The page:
Important is not (necessarily) big

Jason Smith
Jason Smith | 11 January 2011

I sat through a thoroughly depressing presentation last week by a senior Government programme manager. He started, as is often the way, by explaining just how important he was – how many people he controlled, how massive his budget was and how his utterly colossal job title required an A4 sized business card.

He then went on to explain how his department was doing Agile. After 5 minutes, it became obvious that he not only didn’t understand anything about Agile, but that the programme process he’d constructed was as big a waterfall as Niagara. This will be the subject of a later blog post. However, the overwhelming message I took away from him was that he was solving an important problem and that he could not be swayed from the belief that important problems need big solutions. With big teams, big budgets, big specifications and big job titles. The idea that important problems may not be fully understood, or that an incremental approach providing some initial simple tools or process changes may pay massive dividends never occurred to him.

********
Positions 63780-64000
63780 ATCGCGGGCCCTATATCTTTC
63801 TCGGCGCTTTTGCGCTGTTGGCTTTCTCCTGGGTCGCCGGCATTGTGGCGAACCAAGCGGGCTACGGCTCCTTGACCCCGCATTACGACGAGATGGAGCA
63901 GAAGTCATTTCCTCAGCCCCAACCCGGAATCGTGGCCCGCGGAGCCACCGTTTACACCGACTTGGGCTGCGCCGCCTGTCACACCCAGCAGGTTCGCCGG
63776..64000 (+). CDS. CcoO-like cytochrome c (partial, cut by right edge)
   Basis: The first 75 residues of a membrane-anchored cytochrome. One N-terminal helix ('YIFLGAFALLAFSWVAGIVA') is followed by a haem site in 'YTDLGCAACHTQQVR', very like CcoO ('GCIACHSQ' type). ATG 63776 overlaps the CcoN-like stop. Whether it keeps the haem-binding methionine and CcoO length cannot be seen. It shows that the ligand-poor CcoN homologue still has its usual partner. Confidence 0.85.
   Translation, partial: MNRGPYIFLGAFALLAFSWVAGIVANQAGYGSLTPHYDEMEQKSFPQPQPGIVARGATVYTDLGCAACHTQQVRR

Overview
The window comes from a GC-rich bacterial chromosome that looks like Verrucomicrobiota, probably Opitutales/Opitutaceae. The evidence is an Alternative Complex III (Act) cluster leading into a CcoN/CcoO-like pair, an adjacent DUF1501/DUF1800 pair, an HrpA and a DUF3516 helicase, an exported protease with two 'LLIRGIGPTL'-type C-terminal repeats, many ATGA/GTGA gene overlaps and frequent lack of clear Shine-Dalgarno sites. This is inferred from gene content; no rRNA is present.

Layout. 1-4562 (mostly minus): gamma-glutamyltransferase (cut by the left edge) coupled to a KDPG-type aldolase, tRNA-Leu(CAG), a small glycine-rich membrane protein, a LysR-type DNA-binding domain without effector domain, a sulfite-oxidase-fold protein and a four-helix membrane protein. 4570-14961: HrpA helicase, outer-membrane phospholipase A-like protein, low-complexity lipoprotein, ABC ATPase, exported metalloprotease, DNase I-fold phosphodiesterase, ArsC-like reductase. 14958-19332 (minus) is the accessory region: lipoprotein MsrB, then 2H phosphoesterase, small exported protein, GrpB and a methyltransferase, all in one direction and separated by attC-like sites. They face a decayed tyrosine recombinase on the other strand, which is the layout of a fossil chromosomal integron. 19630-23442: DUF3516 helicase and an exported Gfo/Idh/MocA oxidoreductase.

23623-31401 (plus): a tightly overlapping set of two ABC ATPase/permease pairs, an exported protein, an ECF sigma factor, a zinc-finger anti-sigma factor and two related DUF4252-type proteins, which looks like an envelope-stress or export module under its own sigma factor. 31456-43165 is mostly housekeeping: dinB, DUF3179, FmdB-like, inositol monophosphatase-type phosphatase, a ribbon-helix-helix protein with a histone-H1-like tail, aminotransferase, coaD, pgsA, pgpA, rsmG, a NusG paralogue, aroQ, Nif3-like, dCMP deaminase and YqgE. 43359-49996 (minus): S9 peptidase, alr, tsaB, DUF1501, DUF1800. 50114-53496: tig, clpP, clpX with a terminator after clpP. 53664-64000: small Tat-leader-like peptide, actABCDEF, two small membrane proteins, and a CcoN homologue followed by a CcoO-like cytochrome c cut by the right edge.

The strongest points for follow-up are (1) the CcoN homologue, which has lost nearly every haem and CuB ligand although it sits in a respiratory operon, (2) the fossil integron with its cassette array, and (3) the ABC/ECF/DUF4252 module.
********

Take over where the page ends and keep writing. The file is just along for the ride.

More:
Big society may be better served by smaller Government making small (but important) improvements.